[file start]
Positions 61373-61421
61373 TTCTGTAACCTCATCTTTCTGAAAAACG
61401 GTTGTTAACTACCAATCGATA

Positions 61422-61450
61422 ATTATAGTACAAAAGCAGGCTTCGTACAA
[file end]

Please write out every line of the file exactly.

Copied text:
Positions 61373-61421
61373 TTCTGTAACCTCATCTTTCTGAAAAACG
61401 GTTGTTAACTACCAATCGATA

Positions 61422-61450
61422 ATTATAGTACAAAAGCAGGCTTCGTACAA